In the second of three presidential votes, the Greek parliament failed to elect the government’s center-right choice for president, Stavros Dimas (pictured above), a former foreign minister and European Commission member, in voting on Tuesday.
Though it was the second time that Greek prime minister Antonis Samaras, both failures were expected, given that Dimas needed 200 votes in the 300-member Hellenic Parliament (Βουλή των Ελλήνων) in order to win the presidency outright in either of the first two rounds. That threshold drops to just 180 votes in the third and final round that will take place next Monday, December 29. Samaras is waging an all-out campaign over the weekend to convince enough legislators to support Dimas and, by extension, his government.
Dimas won just 160 votes in the first round, but Samaras, who governs a coalition that includes his own center-right New Democracy (Νέα Δημοκρατία) and its traditional center-left rival, PASOK (Panhellenic Socialist Movement – Πανελλήνιο Σοσιαλιστικό Κίνημα), increased that total to 168 in the second vote after winning over a handful of independents.
If the Hellenic Parliament fails to elect a new president, Greece will hold snap elections next spring and New Democracy might lose, as polls currently suggest, to the hard-left SYRIZA (the Coalition of the Radical Left — Συνασπισμός Ριζοσπαστικής Αριστεράς). That could put Greece’s financial future in doubt as SYRIZA’s leader, Alexis Tsipras, pledges to reverse the austerity measures of the past six years and negotiate a bond haircut to lower the country’s debt burden, from the ‘troika’ of the European Commission, the European Central Bank and the International Monetary Fund that provided Greece two bailouts worth €110 billion and €130 billion, starting in June 2010.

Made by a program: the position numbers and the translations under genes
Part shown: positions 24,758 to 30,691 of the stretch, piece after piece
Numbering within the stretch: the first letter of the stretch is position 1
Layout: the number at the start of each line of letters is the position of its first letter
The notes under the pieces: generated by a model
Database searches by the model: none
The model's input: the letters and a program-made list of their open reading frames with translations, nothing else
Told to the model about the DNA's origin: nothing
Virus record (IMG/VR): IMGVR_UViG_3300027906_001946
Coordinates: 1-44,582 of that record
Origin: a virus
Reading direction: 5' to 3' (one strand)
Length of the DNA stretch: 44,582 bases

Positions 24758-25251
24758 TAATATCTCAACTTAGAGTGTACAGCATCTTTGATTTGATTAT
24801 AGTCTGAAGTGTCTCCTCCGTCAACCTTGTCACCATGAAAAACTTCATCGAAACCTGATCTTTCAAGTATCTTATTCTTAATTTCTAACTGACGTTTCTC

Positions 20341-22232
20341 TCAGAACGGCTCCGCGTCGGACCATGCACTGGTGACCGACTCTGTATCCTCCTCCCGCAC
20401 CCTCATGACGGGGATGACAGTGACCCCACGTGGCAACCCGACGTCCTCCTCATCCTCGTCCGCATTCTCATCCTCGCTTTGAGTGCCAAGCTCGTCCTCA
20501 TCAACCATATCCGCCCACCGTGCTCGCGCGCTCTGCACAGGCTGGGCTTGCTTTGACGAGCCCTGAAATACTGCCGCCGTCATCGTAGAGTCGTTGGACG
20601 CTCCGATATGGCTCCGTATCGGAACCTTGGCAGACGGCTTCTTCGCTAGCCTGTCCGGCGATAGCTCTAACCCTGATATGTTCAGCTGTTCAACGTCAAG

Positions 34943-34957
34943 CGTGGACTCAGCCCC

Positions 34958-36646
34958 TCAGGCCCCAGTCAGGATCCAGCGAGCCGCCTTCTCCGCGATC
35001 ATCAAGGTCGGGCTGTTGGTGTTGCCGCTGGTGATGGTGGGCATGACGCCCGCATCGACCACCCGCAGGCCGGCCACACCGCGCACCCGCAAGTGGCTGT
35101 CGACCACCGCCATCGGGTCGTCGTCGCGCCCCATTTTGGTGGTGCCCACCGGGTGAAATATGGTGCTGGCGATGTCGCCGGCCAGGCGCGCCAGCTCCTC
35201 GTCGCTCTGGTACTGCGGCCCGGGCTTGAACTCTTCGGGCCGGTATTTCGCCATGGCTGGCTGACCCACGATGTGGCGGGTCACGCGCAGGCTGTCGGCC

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Samaras starts with the existing ND-PASOK governing coalition, which controls 155 votes, there’s a theoretical bank of 46 additional votes, including 24 independents, 12 legislators from Panos Kammenos’s Independent Greeks (ANEL, Ανεξάρτητοι Έλληνες), an anti-austerity spinoff from New Democracy and 10 additional legislators from the Democratic Left (DIMAR, Δημοκρατική Αριστερά), a new social democratic party and SYRIZA spinoff that joined Samaras’s coalition between the June 2012 elections and June 2013 (when it eventually withdrew to the opposition in the face of further austerity measures). Though DIMAR leader Fotis Kouvelis has indicated he will support SYRIZA’s call for early elections and will support a SYRIZA-led government, not all of the party’s members agree. Negotiations with the Independent Greeks have been equally tenuous, and one of its members accused the government of attempting to bribe him in exchange for his support in the presidential vote.
Snap elections would coincide with the end of Greece’s bailout program in February 2015. The the next Greek government already faces a €22 billion budget shortfall between 2015 and 2016. Among the solutions currently under discussion is a short-term credit line from the troika or the IMF, though the troika is already demanding additional wage cuts and other fiscal contraction as part of the deal. Another potential solution might be to extend the repayment period by 20 years, equivalent to writing off around €50 billion in debt. Continue reading